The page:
A need to get my words back out in the world.
Today I step out of twenty-two months of darkness and back into the light. Today, I am no longer an artist with no art to show for her years of blood, sweat, and tears. Today my third novel, The Storyteller’s Bracelet, is available once more, thanks to a wonderful new publisher, Thomas-Jacob Publishing, LLC. A publisher with morals, with ethics, who believes in me as I, once again, believe in myself.
Today, I celebrate a rebirth of Smoky the author. I’m back, and I’m not going anywhere again until I take my dying breath.
April 7, 2015
Smoky Zeidel is a novelist and poet, whose love of the natural world is thematic in all she writes. She taught writing and creativity workshops for many years at venues throughout the Midwest before succumbing to her bohemian urges and moving to Southern California. Her work has earned her two nominations for the prestigious Pushcart Prize.
Smoky lives in a ramshackle cottage in the hills outside Los Angeles with her husband Scott and a plethora of animals, both domestic and wild.
After breaking with her former publisher, Smoky took all her books off the market and went on an 18-month sabbatical from writing, during which time she pursued her love for fiber arts, sculpture, and painting. But words are in her soul; she signed a new publishing contract with Thomas-Jacob Publishing, LLC, and her novel, The Storyteller’s Bracelet, is being released April 15, 2015.
September 29, 2013
*You can go to Smoky's website to learn more about what an Earth Mage is. ;~)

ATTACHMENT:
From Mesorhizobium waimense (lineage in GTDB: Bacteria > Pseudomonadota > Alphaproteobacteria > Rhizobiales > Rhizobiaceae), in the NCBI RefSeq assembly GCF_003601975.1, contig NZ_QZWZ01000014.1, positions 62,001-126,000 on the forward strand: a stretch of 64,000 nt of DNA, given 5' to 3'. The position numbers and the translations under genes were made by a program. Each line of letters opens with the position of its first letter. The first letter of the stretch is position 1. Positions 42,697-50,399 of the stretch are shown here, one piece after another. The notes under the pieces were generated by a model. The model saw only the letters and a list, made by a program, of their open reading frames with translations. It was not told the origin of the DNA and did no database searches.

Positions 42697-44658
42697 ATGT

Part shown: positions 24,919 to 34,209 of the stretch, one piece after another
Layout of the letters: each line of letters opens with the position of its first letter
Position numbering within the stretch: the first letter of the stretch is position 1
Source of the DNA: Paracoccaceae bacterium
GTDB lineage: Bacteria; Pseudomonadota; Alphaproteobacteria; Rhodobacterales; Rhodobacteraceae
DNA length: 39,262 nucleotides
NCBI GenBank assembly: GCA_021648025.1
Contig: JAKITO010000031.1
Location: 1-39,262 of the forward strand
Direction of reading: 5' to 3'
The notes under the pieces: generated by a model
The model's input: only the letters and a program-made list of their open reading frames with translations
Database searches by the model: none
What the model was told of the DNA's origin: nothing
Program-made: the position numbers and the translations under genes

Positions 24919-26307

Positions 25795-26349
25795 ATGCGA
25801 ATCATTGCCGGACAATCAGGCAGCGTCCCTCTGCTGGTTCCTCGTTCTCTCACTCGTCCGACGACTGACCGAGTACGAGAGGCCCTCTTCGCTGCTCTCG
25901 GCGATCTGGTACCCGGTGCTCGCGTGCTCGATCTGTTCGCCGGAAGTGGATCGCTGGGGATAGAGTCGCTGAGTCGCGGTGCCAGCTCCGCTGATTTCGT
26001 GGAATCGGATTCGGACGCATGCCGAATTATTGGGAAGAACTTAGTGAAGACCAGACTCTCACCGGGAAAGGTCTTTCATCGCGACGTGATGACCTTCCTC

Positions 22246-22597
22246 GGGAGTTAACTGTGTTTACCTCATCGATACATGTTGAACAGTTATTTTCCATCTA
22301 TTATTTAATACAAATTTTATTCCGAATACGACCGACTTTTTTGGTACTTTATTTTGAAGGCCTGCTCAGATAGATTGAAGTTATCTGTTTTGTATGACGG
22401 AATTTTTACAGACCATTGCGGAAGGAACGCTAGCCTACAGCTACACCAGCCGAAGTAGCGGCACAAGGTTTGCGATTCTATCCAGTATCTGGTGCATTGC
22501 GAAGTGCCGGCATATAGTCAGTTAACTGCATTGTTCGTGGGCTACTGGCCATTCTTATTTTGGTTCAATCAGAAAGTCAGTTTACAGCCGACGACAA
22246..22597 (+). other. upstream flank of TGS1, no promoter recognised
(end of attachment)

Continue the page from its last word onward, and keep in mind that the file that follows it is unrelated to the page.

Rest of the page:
The Bite of the Rattler:
One Woman’s Path to Healing Through Snake Medicine
By Smoky Zeidel
It’s little wonder Snake medicine bit me as an adult. I’ve always had a love affair with snakes, starting when I was a small child. It wasn’t my own experiences with them that began this affair.
Today I was the guest blogger on the fabulous Mare Cromwell's For the Earth Blog. My topic? The Bite of the Rattler: One Woman's Path to Healing Through Snake Medicine. Please stop by Mare's blog and say hello!
September 24, 2013
It’s been three months since I posted a blog. Three months of living in hell.
I refuse to live in hell any longer. Time for Smoky to do a Demeter and return from the Underworld, to tell my story and get on with living, and breathing, and creating.
This hell began when I severed my relationship with my publisher in June. I discovered the publisher had not only lied to me on multiple occasions, they also had blatantly breached our contracts, and paid me only a tiny fraction of the royalties due me over the course of our relationship. I have the statements from Amazon and Smashwords to prove this; it isn’t just the statement of a disgruntled author who doesn’t think she’s earning what is due. I earned it. I just never received it from the publisher.